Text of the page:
n this update, we have focussed on the headline governance and regulatory issues that are facing RPs at this time. as we all deal with the Covid-19 crisis.
Whilst we all wait in limbo for the UK’s future in Europe, it is still worth noting some basics...
- The settled status scheme is still in place for EU nationals currently living and working in the UK – if the UK leaves without a deal, the deadline for applying for settled status is 31 December 2020, and if a deal is struck it will be 30 June 2021. It is estimated that only 1 million EU nationals have applied under the scheme and 2.6 million have still to do to so.
- Given those figures, employers should continue to encourage employed EU nationals to apply under the settlement scheme and provide, where possible, the electronic means for them to do so and agree to reasonable requests for time off to get documents verified etc.
- Employers will need to address what their recruitment strategy will be going forward if their previous one has depended on the free movement of EU nationals – whilst those workers who are already employed may stay (subject to them applying for settled status) it is likely, whatever the deal, that there will be some restrictions going forward.
If you have any questions about these issues please contact Hazel Findlay, our immigration specialist in the employment and pensions team.
The law surrounding organ donation has changed. The Organ Donation (Deemed Consent) Bill came into effect on 20 May 2020 and has implemented an opt-out system for organ donation.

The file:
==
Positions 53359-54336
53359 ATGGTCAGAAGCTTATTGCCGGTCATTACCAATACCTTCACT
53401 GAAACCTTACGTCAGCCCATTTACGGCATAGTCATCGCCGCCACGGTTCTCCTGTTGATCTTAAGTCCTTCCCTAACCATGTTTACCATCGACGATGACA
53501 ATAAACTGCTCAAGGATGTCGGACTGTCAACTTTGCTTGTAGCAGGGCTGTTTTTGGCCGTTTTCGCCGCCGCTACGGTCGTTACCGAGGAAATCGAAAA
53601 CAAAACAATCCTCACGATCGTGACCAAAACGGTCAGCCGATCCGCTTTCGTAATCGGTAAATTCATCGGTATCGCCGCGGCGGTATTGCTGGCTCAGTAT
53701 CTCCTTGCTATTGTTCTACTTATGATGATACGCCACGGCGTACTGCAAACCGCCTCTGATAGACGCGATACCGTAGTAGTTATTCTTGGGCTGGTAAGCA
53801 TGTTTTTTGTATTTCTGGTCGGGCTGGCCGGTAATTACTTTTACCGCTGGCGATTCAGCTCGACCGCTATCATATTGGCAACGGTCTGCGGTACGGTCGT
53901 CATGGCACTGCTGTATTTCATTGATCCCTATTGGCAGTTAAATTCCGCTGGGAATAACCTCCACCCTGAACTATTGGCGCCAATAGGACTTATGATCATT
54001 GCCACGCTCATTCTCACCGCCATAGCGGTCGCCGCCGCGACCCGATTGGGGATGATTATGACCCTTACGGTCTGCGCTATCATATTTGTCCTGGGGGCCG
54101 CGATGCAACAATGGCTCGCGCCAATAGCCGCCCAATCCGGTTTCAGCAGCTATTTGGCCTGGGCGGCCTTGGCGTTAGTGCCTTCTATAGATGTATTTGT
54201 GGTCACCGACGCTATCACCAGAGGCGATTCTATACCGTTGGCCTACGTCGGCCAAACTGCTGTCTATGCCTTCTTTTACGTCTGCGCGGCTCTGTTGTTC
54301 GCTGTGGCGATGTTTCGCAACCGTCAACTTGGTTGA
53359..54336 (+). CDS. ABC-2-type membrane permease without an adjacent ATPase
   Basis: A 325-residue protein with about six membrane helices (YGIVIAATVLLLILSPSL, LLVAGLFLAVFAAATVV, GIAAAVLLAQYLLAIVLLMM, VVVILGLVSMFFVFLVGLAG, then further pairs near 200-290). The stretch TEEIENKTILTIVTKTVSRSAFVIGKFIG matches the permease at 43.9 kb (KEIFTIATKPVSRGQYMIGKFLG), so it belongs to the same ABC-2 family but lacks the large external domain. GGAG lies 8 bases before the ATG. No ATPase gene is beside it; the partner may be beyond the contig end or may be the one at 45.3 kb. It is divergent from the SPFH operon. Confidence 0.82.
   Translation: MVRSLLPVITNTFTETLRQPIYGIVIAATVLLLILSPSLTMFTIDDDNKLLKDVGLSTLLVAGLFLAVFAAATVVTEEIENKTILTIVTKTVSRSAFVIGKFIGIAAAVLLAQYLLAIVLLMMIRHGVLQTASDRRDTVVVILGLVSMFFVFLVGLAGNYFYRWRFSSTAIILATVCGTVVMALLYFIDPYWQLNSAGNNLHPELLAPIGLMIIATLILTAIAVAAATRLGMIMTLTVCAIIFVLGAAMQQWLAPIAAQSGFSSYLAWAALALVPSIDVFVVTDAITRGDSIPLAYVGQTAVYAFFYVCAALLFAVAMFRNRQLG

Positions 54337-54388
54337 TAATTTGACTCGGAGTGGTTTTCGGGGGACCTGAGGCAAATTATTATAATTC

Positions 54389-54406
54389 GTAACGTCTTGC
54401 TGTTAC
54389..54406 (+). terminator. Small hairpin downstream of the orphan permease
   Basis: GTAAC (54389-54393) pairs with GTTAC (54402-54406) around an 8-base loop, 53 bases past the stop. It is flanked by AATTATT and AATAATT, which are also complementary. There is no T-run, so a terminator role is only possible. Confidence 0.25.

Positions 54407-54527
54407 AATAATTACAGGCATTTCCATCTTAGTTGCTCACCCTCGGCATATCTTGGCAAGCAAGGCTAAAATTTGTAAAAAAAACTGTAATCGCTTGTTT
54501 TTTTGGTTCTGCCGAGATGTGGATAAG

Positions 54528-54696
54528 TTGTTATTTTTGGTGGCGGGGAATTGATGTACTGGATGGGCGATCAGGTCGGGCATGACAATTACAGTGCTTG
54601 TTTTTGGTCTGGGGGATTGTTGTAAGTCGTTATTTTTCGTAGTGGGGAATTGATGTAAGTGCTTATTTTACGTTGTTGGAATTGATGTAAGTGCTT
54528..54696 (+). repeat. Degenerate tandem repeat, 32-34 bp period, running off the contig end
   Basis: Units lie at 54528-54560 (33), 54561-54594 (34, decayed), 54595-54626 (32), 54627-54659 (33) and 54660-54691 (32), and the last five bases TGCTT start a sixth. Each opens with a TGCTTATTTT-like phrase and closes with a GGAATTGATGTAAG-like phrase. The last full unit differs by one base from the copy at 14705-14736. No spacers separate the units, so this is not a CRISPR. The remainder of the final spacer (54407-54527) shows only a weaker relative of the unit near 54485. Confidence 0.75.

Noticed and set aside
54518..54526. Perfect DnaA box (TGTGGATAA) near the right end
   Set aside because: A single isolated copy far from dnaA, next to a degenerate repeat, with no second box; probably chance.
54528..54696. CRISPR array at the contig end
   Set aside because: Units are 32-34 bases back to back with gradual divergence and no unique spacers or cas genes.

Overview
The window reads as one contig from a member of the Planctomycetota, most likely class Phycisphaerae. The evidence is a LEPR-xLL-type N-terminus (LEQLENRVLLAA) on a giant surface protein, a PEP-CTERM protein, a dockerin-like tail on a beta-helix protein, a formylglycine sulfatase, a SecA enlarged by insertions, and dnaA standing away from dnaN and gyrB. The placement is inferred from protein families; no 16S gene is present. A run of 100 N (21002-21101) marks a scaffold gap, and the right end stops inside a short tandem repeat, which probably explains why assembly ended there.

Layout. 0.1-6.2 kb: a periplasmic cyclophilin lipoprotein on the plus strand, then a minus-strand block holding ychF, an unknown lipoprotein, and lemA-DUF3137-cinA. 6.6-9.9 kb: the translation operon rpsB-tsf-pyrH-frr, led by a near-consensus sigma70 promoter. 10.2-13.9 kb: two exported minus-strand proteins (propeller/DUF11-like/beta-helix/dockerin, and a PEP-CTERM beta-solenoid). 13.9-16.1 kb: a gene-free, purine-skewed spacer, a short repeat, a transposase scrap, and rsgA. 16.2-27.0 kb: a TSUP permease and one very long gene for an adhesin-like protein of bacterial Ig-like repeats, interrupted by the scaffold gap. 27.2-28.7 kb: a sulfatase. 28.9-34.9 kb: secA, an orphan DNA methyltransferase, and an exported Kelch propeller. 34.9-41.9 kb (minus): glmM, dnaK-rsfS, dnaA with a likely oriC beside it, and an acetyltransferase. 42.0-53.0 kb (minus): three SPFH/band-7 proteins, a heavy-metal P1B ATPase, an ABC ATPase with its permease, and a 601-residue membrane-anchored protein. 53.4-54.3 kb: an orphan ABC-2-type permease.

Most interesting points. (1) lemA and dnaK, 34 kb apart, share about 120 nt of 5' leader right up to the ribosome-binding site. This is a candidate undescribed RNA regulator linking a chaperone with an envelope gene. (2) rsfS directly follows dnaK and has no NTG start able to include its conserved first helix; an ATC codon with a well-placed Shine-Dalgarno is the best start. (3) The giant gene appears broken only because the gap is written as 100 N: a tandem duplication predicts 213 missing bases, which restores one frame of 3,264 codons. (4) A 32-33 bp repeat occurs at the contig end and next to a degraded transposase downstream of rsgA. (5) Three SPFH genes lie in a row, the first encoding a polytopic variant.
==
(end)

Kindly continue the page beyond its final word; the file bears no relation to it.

Commercial and local authority landlords could benefit from urgently reviewing their legal options.
The Cabinet Office has published guidance asking for people to act responsibly, fairly and “in the national interest”.
To help our charity clients look to the future, we summarise key guidance and updates over the last week.
On 18 May 2020, the Ministry of Housing Communities and Local Government (MHCLG) wrote to all social housing residents in England (residents).
For anyone who is currently restrained from holding their General Meeting or have held such in breach of their governing documents, help is on the way!
Social landlords may be surprised to learn that “landlords should be able to carry out routine as well as essential repairs for most households”.
Many housing providers are now re-thinking about gathering information to complete their data return to the Regulator of Social Housing, with the initial exercise having been delayed by Covid-19.
With many premises being left unoccupied (or minimally occupied) during the lockdown, both Public Health England and the Health and Safety Executive have warned of the increased risks of Legionella.
To receive invitations to our events, as well as information and articles on legal issues and sector developments that are of interest to you, please sign up to Newsroom.